Regarding complications in the ICU, the variable cardiopulmonary arrest was present in 47 cases (13.5%), although the time in arrest was described in few cases. Most donors used vasoactive agents (90.5%) such as noradrenaline, dopamine and dobutamine, either in isolation or in combination.

Leukocyte counts were recorded on 327 (93.9%) of the clinical charts. Counts were within the normal range (5,000-10,000 cells/mm3) in 72 cases (22%), leukopenia was identified in 8 cases (2.4%), and 247 cases (75.5%) presented leukocytosis. The results of the serological tests for hepatitis B were as follows: two donors were HBsAg positive, anti-HBs negative and anti-HBc positive; 23 were anti-HBs positive and anti-HBc positive; 35 were anti-HBs positive and anti-HBc negative; and 11 were anti-HBs negative and anti-HBc positive. There was only one case of acute cytomegalovirus infection (positive for immunoglobulin M) and none of the donors presented seropositivity for toxoplasmosis, the remaining donors who were seropositive for these agents testing positive for immunoglobulin G. Serological tests for HIV and HTLV I/II were negative.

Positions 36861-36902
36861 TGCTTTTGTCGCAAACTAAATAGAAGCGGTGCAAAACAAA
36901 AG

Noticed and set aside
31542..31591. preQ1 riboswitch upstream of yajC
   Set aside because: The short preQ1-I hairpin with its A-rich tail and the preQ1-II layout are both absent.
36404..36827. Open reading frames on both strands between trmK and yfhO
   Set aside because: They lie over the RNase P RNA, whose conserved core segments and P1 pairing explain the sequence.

There were only two donors testing positive for syphilis. Three donors presented seropositivity for Chagas disease, and three others presented seropositivity for hepatitis C virus (Table 2).

Cerebrovascular accident was the leading cause of brain death, corresponding to 141 cases (40.5%), hemorrhagic in 113 (32.5%) and ischemic in 28 (8%). Traumatic lesions caused by gunshot wounds constituted the fourth leading cause of brain death, with 20 cases (5.7%).

Among the other causes of brain death were arteriovenous malformation, cerebral edema and bacterial meningoencephalitis, although each accounted for only a small percentage of cases (Figure 1).